Healthcare Big Data Defined: Improving Care, Coordination and Coding

Lance Speck
Lance Speck

Lance Speck, general manager of Actian cloud and healthcare, speaks here about healthcare big data and how it can be used in healthcare to improve processes from care coordination to coding for ICD-10. In his day job, he is focused on delivering healthcare solutions to help payers and providers address an estimated $450 billion annual opportunity created through data analytics, ranging from fraud analytics to patient re-admission reduction to staff optimization to accountable care reporting and clinical auto-coding. For more than 20 years, Lance has served in a variety of management, sales and product roles in the software industry including a decade focused on SaaS, cloud and healthcare.

How can big data analytics improve patient care?

According to a recent PwC survey, 95 percent of healthcare CEOs are exploring better ways of using and managing big data; however, only 36 percent have made any headway in getting to grips with big data.  All agree that big data analytics has the potential to improve the quality and cost of care, but many are still struggling with finding the right ways to infuse analytics into everyday operations. Assuming they realize that they already have access to the data, what do they do with it? What are the areas that will have the biggest impact? Where do they start?

Start with the basics. Organizations should focus in infusing big data analytics where a big impact can be recognized. They should ask themselves:

Very early in the process, organizations should address how they plan to incorporate big data into the everyday workflow of clinicians, financial staff and other healthcare stakeholders for organizations to:

How can healthcare providers transition to ICD-10 as simply as possible?

The deadline for ICD-10 is approaching and the cost for not getting to ICD-10 will be high. Organizations should look for ways to transform the written and verbal language of physicians and seamlessly integrate this with their existing systems.

Can the industry use algorithms to replace manual entry of ICD codes accurately?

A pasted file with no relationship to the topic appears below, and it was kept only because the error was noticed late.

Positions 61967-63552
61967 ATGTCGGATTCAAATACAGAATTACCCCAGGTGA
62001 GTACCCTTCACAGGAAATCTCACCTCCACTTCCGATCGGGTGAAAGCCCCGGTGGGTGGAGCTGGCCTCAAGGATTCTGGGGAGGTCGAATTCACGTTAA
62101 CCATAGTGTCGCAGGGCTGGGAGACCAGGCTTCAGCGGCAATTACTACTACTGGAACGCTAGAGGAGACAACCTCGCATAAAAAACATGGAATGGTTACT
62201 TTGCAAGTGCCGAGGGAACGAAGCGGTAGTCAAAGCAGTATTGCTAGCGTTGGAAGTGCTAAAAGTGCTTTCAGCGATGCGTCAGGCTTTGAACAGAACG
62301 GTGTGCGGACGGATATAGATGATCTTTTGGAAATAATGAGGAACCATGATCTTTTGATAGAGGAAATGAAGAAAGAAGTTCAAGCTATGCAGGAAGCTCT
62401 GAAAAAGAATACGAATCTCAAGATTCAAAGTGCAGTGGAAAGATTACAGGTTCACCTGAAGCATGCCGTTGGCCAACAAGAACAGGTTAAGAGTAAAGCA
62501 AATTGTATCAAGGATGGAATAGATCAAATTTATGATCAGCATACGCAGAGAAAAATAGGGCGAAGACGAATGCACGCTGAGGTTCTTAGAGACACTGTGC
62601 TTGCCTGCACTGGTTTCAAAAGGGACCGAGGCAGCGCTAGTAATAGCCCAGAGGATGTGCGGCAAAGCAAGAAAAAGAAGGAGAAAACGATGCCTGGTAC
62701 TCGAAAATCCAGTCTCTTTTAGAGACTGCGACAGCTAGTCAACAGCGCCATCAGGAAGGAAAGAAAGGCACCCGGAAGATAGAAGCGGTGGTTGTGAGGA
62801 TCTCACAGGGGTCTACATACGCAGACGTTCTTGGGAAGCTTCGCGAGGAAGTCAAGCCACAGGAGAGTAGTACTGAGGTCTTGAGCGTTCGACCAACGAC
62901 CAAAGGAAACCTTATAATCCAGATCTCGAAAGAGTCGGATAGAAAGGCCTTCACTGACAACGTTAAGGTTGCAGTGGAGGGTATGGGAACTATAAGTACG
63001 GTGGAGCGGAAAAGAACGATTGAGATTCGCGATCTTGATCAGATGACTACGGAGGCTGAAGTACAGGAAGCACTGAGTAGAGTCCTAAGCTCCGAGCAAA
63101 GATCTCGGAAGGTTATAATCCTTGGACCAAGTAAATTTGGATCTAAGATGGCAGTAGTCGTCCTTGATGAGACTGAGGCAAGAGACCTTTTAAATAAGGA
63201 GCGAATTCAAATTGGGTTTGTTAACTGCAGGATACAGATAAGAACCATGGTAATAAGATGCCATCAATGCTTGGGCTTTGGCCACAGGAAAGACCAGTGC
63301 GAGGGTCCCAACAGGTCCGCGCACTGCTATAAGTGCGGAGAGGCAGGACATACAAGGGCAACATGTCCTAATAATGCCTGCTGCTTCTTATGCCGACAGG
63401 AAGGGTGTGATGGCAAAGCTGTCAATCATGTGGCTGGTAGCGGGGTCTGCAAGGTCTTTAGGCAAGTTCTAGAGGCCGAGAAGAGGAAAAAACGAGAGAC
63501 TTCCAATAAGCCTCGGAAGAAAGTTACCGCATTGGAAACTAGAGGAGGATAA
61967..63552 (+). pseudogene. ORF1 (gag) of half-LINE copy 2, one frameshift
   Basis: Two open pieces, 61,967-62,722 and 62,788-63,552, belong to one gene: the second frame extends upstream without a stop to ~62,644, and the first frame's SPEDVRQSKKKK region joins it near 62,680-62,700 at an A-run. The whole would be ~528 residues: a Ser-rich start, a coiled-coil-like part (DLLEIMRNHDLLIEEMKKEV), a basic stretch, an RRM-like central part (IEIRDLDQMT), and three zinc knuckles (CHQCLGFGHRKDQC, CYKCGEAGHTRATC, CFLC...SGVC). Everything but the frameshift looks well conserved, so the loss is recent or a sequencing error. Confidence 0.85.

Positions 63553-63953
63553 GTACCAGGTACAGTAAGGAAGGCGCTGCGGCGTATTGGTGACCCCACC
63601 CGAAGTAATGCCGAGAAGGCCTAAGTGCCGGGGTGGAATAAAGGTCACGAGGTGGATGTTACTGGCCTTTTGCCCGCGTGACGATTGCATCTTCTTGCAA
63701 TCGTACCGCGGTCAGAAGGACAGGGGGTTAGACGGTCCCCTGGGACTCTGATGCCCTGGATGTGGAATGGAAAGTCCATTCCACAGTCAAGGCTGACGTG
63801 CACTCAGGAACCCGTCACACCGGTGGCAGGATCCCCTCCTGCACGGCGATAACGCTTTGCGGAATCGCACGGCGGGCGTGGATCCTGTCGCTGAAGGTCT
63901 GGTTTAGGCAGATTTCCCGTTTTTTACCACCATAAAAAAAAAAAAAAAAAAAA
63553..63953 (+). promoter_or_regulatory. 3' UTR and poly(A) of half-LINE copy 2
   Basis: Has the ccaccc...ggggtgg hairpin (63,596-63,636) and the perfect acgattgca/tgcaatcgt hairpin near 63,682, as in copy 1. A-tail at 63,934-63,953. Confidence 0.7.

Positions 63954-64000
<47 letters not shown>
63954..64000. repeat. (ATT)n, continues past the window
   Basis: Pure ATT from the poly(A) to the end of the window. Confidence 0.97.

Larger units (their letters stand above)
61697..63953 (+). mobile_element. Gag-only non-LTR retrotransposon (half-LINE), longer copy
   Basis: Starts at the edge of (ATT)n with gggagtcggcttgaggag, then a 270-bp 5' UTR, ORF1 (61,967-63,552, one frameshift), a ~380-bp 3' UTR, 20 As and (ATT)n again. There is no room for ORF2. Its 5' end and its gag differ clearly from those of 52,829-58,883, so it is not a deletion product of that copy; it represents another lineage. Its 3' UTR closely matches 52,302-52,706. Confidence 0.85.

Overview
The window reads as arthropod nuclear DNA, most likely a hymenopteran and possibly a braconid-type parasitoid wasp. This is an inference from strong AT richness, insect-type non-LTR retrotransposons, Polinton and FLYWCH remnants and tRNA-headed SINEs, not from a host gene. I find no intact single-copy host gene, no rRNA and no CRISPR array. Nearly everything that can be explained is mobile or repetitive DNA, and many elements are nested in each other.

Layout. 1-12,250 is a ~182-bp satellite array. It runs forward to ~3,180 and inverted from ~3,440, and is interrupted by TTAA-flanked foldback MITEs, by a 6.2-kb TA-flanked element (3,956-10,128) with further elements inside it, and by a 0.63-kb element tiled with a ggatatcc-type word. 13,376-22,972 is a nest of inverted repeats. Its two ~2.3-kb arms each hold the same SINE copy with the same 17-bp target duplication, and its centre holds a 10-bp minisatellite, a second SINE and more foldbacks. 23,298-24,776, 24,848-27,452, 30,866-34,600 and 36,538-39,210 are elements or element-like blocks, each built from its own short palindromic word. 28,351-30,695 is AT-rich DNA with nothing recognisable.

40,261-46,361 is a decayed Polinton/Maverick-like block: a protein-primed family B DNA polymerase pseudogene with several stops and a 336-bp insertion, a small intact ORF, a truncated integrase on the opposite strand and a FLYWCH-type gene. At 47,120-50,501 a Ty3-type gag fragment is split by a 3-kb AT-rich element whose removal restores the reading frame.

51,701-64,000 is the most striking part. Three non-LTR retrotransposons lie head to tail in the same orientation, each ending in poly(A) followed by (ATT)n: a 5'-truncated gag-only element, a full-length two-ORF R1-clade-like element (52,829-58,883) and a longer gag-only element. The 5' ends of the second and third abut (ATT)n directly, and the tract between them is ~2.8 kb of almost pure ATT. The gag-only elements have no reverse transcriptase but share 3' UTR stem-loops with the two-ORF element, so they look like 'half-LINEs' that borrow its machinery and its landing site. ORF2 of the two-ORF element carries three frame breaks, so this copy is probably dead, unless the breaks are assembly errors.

Yes, the industry can leverage algorithms to replace manual ICD code entry. And they must. With the transition to ICD-10, the number of codes will jump by 800 percent. While the complexity of coding is increasing, so is its importance to patient wellness. Unless they’re bursting at the seams with well-trained, experienced coders, organizations must find ways to automate this critical, yet cumbersome, task.

How does that work?

Actian and Atigeo have teamed to offer applications that replace manual entry of ICD codes. The xPatterns Clinical Auto-Coding, built on the Actian Analytics Platform, combine big data analytics, data science and deep domain expertise help drive down costs while improving patient outcomes.

xPatterns Clinical Auto-Coding (C.A.C.) automatically infers clinical codes, including ICD-10, by extracting concepts from the text in clinical encounter notes such as physician notes, lab results, and admit/discharge records.  xPatterns C.A.C. detects under-coding, over-coding and miscoding to deliver higher accuracy and coder productivity.

The xPatterns C.A.C. cloud-based interfaces allows coders to review, if needed, modify the generated codes. xPatterns C.A.C. has been designed with full security and HIPAA-compliance considerations, and can be seamlessly integrated with existing HIT and EMR systems via HL7. It includes workflows accommodating the roles played by administrators, coders and doctors in coding. xPatterns C.A.C. detects under-coding, over-coding and miscoding, highlighting potential opportunities where higher billing is justified.

What are other benefits of using big data analytics on medical records?

Electronic health records are the main repository of hospital data intelligence and yet the information within them is often under-detected. By analyzing EHR data against other publicly and privately available data, organizations can identify often completely unforeseen connections across these disparate information sources.

By connecting and analyzing data from a variety of sources – EHRs, claims, e-prescribing, wearables, labs and the ever-expanding “Internet of Things” – in real time into an integrated view, clinicians can begin to build health and wellness action plans that zero in on ways to help that patient right now.

How does big data reduce Medicare readmission penalties?

More than 80 percent of healthcare costs come from treating chronic patients. The cost of prevention pales in comparison, and almost 90 percent are preventable. By predicting which patients are re-admission risks before they are discharged, healthcare providers can intervene with proactive strategies, which can dramatically improve patient outcomes and reduce care costs by nearly $70 billion. Successful patient wellness plans move beyond retrospective reports, BI and rules-based analytics. They take into account environmental data, population health data, patient data, etc. to enable the patient to avoid future illnesses and health issues before they begin.

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